Social Development Minister Jean-Yves Duclos speaks at a press conference on Parliament Hill in Ottawa on Friday, May 25, 2018. A digital overhaul to simplify how Canadians let their governments know someone has died is moving at an incremental pace with no end date in sight. THE CANADIAN PRESS/ Patrick Doyle

Changes to death notice system slow going in Ottawa

Federal officials are developing a prototype website that would allow people to tell Ottawa about a death

A digital overhaul to simplify how Canadians let governments know someone has died is moving at an incremental pace with no end date in sight.

Federal, provincial and territorial governments agreed years ago to create a one-stop shop for a death notification so Canadians didn’t have to contact multiple governments who don’t share the information with each other.

READ MORE: B.C. dairy farmers say milk cup is half full in new Canada Food Guide

Federal officials are developing a prototype website that would allow people to tell Ottawa about a death and have that flow to all departments and agencies that need the information, particularly for tax and benefit reasons.

Documents obtained by The Canadian Press under the access-to-information law show top civil servants agreed in April 2017 that the federal government needed to fast-track work and asked the provinces and territories to help.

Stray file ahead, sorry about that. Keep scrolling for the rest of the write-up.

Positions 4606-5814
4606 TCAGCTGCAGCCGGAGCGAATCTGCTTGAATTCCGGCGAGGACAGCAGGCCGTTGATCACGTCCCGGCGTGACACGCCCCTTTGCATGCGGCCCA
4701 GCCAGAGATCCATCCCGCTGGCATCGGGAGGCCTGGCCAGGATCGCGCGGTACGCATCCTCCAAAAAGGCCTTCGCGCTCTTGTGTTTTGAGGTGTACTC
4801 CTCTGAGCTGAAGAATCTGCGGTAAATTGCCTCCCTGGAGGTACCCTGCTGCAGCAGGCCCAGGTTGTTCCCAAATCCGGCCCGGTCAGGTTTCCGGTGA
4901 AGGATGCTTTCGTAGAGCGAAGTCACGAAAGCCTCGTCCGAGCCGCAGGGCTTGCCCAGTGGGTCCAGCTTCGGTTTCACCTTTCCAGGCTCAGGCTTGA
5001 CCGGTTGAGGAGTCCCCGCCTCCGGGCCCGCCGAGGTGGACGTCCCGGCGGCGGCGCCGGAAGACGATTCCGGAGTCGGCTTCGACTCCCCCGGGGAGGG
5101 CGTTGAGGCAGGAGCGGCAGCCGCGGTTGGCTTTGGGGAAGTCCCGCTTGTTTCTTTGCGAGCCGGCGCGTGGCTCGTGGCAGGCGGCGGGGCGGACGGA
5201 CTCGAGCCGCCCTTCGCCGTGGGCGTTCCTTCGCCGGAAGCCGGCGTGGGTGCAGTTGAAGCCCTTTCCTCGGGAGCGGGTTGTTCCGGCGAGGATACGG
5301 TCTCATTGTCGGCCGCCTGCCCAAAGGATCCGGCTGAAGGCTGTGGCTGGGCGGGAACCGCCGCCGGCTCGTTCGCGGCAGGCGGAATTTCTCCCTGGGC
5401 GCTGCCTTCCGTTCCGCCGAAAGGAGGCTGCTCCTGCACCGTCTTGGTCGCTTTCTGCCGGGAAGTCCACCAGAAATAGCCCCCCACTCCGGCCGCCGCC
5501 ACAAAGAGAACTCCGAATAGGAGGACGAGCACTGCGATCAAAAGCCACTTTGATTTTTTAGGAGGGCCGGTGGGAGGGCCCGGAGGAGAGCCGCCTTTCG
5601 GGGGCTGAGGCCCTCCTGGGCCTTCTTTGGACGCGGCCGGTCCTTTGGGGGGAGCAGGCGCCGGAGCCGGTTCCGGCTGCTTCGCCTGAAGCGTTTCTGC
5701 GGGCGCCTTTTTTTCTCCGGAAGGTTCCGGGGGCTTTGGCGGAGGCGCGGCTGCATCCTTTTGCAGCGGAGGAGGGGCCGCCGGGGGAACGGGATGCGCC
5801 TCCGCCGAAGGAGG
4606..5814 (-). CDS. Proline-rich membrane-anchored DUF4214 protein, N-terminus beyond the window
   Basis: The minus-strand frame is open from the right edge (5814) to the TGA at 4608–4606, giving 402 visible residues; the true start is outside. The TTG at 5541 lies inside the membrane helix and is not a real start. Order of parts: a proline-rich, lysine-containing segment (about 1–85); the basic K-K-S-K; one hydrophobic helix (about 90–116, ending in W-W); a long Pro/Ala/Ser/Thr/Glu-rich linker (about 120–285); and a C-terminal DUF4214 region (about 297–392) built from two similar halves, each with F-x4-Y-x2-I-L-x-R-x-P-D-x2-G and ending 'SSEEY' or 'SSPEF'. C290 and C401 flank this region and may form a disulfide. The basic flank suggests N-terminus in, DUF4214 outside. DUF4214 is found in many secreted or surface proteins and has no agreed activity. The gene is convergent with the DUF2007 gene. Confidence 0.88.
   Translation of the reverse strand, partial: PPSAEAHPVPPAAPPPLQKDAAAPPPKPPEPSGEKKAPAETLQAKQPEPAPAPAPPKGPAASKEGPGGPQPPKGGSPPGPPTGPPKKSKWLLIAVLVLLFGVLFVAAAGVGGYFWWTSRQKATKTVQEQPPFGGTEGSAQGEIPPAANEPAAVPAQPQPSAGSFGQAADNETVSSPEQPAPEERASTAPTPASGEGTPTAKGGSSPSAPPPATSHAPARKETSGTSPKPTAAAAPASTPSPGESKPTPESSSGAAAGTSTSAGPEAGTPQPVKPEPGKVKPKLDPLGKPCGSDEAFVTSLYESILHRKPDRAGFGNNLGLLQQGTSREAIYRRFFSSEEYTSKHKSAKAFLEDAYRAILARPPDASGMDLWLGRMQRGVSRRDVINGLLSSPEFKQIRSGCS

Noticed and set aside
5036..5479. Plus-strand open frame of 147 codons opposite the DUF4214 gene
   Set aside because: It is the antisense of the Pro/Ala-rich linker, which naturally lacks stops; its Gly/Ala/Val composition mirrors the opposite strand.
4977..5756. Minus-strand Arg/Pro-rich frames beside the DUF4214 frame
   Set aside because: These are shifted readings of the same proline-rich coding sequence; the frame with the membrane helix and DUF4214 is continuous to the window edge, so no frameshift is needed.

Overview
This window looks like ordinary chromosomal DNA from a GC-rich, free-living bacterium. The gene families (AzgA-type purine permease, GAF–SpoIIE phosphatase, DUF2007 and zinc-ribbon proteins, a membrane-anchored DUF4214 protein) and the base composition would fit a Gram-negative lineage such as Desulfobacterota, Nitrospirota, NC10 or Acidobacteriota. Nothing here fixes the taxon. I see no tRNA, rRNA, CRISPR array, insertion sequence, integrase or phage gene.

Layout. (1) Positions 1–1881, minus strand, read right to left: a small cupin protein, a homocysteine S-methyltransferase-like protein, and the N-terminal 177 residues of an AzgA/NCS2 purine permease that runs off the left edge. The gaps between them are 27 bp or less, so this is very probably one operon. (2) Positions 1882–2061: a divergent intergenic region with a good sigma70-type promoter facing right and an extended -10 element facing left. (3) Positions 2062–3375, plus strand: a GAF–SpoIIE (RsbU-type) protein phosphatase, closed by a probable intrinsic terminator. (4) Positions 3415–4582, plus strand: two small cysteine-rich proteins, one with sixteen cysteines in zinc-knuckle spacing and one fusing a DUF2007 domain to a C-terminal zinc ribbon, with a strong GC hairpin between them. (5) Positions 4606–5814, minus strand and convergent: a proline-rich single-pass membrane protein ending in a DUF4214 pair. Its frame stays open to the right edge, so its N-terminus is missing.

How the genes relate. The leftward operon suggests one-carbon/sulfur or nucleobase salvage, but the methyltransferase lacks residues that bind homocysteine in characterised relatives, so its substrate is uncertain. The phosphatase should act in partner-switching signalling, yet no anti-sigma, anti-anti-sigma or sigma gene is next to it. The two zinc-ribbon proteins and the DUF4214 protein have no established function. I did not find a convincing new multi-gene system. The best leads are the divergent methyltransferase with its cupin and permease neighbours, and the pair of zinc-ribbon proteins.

READ MORE: Liberals look to make home-buying more affordable for millennials: Morneau

Employment and Social Development Canada is now saying not all provinces are ready and can’t put an estimated timeline for when the system will be ready.

In the meantime Ottawa is updating its website so it is easier for people to see what they have to do when a loved one dies, rather than expecting them to navigate several pages of details.

The Canadian Press

Like us on Facebook and follow us on Twitter.

Get local stories you won't find anywhere else right to your inbox.
Sign up here

Just Posted

District of Stewart receives funding for food security

Stewart is one of 54 B.C. municipalities to split $1.4 million

Scientists produce extensive map of Tseax Volcano, lava flow

Volcano had been studied previously, but never in such detail

Skeena MLA advocates for small LNG project in Terrace

Many questions unanswered about project, say opponents

B.C. government eyes antlerless moose harvest increase in bid to save caribou

Antlerless moose hunts reduce predation for threatened mountain caribou, says ministry

If Trudeau won’t stand up to Trump, how will regular people: Singh

Trudeau did not directly answer a question about Trump’s actions amid protests

Facing changes together: your community, your journalists

The COVID-19 pandemic has changed the world in ways that would have… Continue reading

VIDEO: Internal investigation into aggressive arrest by Kelowna Mountie

A video allegedly shows a Kelowna Mountie striking a man several times

22 new COVID-19 test-positives, one death following days of low case counts in B.C.

Health officials urged British Columbians to ‘stand together while staying apart’

John Horgan says COVID-19 restrictions won’t be eased regionally

B.C. Liberals urge ‘tailored’ response based on infections

Introducing the West Coast Traveller: A voyage of the mind

Top armchair travel content for Alaska, Yukon, BC, Alberta, Washington, Oregon and California!

Feds get failing grade for lack of action plan on anniversary of MMIWG report

‘Instead of a National Action Plan, we have been left with a Lack-of-Action Plan’

B.C. ranchers, lodge operators say Indigenous land title shuts them out

Tsilhqot’in jurisdiction affects grazing, access to private property

As two B.C. offices see outbreaks, Dr. Henry warns tests don’t replace other measures

Physical distancing, PPE and sanitizing remain key to reduce COVID-19 spread

Most Read